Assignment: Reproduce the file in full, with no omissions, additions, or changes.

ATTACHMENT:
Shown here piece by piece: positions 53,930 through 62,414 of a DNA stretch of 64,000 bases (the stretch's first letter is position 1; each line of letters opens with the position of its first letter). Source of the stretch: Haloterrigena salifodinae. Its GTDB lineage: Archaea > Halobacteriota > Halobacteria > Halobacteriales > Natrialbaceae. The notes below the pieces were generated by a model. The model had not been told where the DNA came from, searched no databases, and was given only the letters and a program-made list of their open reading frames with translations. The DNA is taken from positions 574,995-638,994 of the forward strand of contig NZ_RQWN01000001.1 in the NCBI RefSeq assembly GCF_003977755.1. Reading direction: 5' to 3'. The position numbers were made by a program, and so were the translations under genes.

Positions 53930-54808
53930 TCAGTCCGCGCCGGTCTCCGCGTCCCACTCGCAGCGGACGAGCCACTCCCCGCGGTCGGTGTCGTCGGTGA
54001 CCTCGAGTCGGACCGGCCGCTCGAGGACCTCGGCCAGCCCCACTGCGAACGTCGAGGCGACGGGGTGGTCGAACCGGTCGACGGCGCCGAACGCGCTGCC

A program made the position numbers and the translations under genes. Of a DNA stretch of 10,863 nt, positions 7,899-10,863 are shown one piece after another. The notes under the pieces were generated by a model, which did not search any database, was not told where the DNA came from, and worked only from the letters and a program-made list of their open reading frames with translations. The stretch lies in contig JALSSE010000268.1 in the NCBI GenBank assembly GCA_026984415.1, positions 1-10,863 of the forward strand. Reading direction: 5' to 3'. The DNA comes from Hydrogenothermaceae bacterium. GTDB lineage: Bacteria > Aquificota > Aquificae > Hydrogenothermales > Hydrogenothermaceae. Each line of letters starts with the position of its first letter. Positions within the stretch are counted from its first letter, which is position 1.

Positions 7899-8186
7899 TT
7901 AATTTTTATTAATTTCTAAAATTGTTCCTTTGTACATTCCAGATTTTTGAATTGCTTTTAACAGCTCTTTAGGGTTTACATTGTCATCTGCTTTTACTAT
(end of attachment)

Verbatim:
Shown here piece by piece: positions 53,930 through 62,414 of a DNA stretch of 64,000 bases (the stretch's first letter is position 1; each line of letters opens with the position of its first letter). Source of the stretch: Haloterrigena salifodinae. Its GTDB lineage: Archaea > Halobacteriota > Halobacteria > Halobacteriales > Natrialbaceae. The notes below the pieces were generated by a model. The model had not been told where the DNA came from, searched no databases, and was given only the letters and a program-made list of their open reading frames with translations. The DNA is taken from positions 574,995-638,994 of the forward strand of contig NZ_RQWN01000001.1 in the NCBI RefSeq assembly GCF_003977755.1. Reading direction: 5' to 3'. The position numbers were made by a program, and so were the translations under genes.

Positions 53930-54808
53930 TCAGTCCGCGCCGGTCTCCGCGTCCCACTCGCAGCGGACGAGCCACTCCCCGCGGTCGGTGTCGTCGGTGA
54001 CCTCGAGTCGGACCGGCCGCTCGAGGACCTCGGCCAGCCCCACTGCGAACGTCGAGGCGACGGGGTGGTCGAACCGGTCGACGGCGCCGAACGCGCTGCC

A program made the position numbers and the translations under genes. Of a DNA stretch of 10,863 nt, positions 7,899-10,863 are shown one piece after another. The notes under the pieces were generated by a model, which did not search any database, was not told where the DNA came from, and worked only from the letters and a program-made list of their open reading frames with translations. The stretch lies in contig JALSSE010000268.1 in the NCBI GenBank assembly GCA_026984415.1, positions 1-10,863 of the forward strand. Reading direction: 5' to 3'. The DNA comes from Hydrogenothermaceae bacterium. GTDB lineage: Bacteria > Aquificota > Aquificae > Hydrogenothermales > Hydrogenothermaceae. Each line of letters starts with the position of its first letter. Positions within the stretch are counted from its first letter, which is position 1.

Positions 7899-8186
7899 TT
7901 AATTTTTATTAATTTCTAAAATTGTTCCTTTGTACATTCCAGATTTTTGAATTGCTTTTAACAGCTCTTTAGGGTTTACATTGTCATCTGCTTTTACTAT